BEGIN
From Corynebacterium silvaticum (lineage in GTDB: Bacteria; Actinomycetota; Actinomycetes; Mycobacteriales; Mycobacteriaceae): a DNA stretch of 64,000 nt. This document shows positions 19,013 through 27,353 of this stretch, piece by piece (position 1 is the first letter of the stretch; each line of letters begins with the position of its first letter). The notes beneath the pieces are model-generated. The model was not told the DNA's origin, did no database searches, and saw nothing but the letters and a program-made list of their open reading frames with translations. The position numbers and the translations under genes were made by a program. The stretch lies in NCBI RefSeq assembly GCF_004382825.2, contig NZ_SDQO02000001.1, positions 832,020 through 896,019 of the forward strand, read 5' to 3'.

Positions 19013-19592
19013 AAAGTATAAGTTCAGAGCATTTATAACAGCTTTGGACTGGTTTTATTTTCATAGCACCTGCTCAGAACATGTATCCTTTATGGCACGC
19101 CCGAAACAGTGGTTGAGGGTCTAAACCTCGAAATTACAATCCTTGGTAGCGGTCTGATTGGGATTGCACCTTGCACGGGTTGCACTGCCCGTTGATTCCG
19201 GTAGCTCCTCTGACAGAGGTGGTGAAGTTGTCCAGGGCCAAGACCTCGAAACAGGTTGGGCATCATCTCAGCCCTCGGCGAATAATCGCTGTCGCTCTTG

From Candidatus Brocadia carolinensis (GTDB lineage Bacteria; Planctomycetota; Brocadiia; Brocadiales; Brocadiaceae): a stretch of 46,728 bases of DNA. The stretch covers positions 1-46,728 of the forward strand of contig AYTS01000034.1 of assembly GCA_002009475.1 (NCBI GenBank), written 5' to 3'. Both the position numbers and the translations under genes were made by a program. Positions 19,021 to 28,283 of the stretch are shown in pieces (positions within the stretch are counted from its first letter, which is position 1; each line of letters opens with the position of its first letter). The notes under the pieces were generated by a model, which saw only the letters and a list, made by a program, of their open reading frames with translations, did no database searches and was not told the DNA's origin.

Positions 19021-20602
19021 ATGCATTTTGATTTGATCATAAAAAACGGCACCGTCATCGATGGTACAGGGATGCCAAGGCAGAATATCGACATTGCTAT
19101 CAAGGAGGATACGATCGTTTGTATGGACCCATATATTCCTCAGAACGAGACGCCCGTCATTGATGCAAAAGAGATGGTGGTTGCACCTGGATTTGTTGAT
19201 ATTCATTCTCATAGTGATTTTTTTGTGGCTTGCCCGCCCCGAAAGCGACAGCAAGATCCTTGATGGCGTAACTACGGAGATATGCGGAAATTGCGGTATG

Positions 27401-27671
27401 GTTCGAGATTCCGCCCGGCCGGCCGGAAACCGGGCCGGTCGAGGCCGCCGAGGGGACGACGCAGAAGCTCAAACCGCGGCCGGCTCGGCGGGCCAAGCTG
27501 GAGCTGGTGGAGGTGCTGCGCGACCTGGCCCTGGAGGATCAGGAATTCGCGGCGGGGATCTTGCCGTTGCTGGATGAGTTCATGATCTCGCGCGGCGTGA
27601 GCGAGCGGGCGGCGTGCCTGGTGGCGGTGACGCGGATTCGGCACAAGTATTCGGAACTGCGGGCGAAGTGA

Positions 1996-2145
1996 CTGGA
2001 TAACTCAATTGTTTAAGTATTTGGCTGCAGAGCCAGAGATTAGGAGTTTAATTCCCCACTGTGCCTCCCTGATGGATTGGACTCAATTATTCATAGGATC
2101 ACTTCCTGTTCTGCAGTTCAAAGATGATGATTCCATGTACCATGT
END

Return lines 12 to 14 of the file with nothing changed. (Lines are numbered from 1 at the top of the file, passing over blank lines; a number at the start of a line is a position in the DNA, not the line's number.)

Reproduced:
27401 GTTCGAGATTCCGCCCGGCCGGCCGGAAACCGGGCCGGTCGAGGCCGCCGAGGGGACGACGCAGAAGCTCAAACCGCGGCCGGCTCGGCGGGCCAAGCTG
27501 GAGCTGGTGGAGGTGCTGCGCGACCTGGCCCTGGAGGATCAGGAATTCGCGGCGGGGATCTTGCCGTTGCTGGATGAGTTCATGATCTCGCGCGGCGTGA
27601 GCGAGCGGGCGGCGTGCCTGGTGGCGGTGACGCGGATTCGGCACAAGTATTCGGAACTGCGGGCGAAGTGA